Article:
notched 26 points, seven assists as part of a new-look Warriors
lineup Tuesday. (Doug Pensinger/Getty Images)
The Heat's rise and reign has helped popularize small ball among NBA fans, but in general the move toward employing quicker, wing-heavy lineups is still one that many coaches are reluctant to make. Even Miami's Erik Spoelstra only fully committed to the notion in light of an injury to Chris Bosh, just as Stan Van Gundy was once urged into playing Rashard Lewis at power forward in Orlando due to a twist of injury fate elsewhere on his roster. The option to go small may be one that many coaching staffs entertain, but it largely takes some external influence to see it realized.
That concept has begun to take hold in Golden State over the past few days, as David Lee's season-ending injury has forced head coach Mark Jackson to tweak his lineups and submit to playing fewer conventional bigs. Despite their run-and-gun rep, Golden State's frontcourt rotation has largely gone by the book, with Festus Ezeli and Andris Biedrins playing a combined 1,615 minutes during the regular season behind David Lee, Andrew Bogut and Carl Landry. The back end of that rotation is quite limited offensively, but Jackson's stylistic choice helped the Warriors piece together a decent defense, not to mention pull off the near-impossible feat of vaulting from dead-last in defensive rebounding percentage a season ago to first overall by that measure this year.
Yet as a result of that lineup traditionalism, the Warriors had little experience running "small" (in so far as playing an undersized wing in a "big" slot) going into Game 2 on Tuesday night -- a fact which made their wildfire 131-117 win over the Nuggets all the more fascinating. Zach Lowe preambled Golden State's options without Lee in fine fashion earlier this week in a piece over at Grantland, and conveyed an appropriate wariness over the Warriors' ability to refashion their offensive approach on the fly without Lee's facilitation. But all worked out brilliantly for Golden State in its first foray into concerted small ball, with the starting five of Steph Curry, Jarrett Jack, Klay Thompson, Harrison Barnes and Andrew Bogut turning a massive advantage in Game 2 with a prolific offense and effective defense. That group played a sound 20 minutes on Tuesday and held the Nuggets to just 83.9 points per 100 possessions when on the floor -- a massive step down from the 107.6 points per 100 possessions that Denver averaged in the regular season.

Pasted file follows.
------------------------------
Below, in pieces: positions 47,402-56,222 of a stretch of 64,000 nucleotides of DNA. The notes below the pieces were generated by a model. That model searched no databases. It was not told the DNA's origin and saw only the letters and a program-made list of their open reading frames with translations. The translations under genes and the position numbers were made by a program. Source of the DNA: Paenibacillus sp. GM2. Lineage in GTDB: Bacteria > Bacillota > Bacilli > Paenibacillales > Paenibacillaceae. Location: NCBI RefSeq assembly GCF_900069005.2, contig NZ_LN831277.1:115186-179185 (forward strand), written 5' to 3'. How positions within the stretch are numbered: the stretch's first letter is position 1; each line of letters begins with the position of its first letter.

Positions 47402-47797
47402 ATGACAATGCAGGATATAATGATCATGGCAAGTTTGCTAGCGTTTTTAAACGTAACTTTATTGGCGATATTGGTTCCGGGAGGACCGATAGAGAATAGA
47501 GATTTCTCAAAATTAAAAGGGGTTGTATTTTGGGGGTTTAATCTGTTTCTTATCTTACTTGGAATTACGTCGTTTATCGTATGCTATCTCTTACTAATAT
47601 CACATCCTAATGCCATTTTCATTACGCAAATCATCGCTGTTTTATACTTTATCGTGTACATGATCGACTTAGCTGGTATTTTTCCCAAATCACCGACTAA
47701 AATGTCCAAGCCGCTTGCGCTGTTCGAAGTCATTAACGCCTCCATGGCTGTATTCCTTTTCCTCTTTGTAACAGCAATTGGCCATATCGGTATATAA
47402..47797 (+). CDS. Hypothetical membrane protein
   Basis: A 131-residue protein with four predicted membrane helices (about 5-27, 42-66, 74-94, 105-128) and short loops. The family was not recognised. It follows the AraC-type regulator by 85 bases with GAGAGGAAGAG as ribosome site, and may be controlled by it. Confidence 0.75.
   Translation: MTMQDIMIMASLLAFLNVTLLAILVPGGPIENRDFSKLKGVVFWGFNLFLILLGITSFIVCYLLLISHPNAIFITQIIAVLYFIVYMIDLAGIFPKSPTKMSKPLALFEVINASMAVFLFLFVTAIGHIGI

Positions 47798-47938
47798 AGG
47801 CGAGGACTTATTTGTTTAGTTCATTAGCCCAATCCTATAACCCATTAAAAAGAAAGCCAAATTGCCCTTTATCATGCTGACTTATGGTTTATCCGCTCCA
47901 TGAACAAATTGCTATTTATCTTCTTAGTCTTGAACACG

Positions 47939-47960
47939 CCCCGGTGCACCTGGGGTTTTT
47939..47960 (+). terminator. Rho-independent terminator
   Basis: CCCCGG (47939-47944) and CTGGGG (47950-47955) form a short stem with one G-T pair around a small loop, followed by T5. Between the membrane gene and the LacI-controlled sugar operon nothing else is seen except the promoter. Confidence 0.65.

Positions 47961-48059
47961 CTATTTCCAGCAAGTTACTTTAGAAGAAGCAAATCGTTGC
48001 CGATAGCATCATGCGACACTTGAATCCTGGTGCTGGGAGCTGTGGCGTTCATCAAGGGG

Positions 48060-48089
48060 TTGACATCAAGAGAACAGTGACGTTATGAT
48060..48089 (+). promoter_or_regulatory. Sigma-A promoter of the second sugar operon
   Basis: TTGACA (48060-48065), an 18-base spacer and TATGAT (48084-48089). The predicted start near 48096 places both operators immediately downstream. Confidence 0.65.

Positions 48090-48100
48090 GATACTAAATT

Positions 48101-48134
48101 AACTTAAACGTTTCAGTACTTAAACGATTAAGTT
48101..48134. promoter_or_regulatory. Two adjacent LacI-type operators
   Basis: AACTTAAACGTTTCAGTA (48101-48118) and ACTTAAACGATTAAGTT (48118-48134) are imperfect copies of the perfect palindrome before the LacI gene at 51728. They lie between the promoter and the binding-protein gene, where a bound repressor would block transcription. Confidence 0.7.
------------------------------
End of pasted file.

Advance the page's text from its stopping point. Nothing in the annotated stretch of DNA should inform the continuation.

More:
A key component of Golden State's defensive effort was a 1-2-2 zone that enticed the Nuggets -- who ranked 25th in three-point percentage this season -- to attempt 26 long-range shots to the Warriors' 25. This was a concession resultant of half-court confusion; there was little order to the way the Nuggets went about attacking the zone, thus making it far too easy to settle for a Corey Brewer three-pointer or a desperate drive through traffic. Still, considering the level of passing, cutting and coaching in play for Denver, I hesitate in putting too much stock in a fairly solvable zone.
On offense, the Warriors routinely fell to pieces offensively (98.7 points per 100 possessions) whenever Lee sat during the regular season despite the best scoring efforts of Landry and a host of others. Yet on Tuesday, Golden State pieced together a scorching offensive outing, led in part by that pace-pushing, hot-shooting small-ball unit. With that group on the floor, the Warriors converted six of their 11 three-point attempts (54.5 percent) and 21 of their 34 attempts overall (61.8 percent) -- numbers that allowed them to withstand a 117-point night from the Nuggets in Denver and win walking away.
Golden State acclimated itself remarkably well to life without Lee largely by building out its offense from the three-guard set that so often acts as its offensive axis in crunch time. Reluctant though Jackson may have been to play Barnes at power forward, his team had been going small on the perimeter all throughout the season. The trio of Curry, Jack and Thompson played over 1,000 minutes together over the initial 82 games. Plenty of those minutes also came with Lee on the court, but with both Jack and Curry handling the ball and initiating offense, Lee wasn't as essential as an offensive intermediary.
With those three sharing the court, the Warriors didn't need to replace a high-functioning, All-Star big man capable of managing its entire offense, but merely find the means to imitate the spacing impact of a mobile, productive player. Given that the bigs on the roster fell well short of those requirements (Landry is too slow with a skill set too narrow, while Ezeli and Biedrins make for laughable Lee surrogates), Jackson instead looked to Barnes to spread the floor and attack a stretched-out Nuggets defense whenever possible. Barnes wound up contributing 24 points on just 14 shots, all while spacing the court in a way that made it difficult for Denver to manage its typical help-and-recover rotations. Look at how easy it is for Jack to turn the corner on a high pick-and-roll and push all the way to the rim: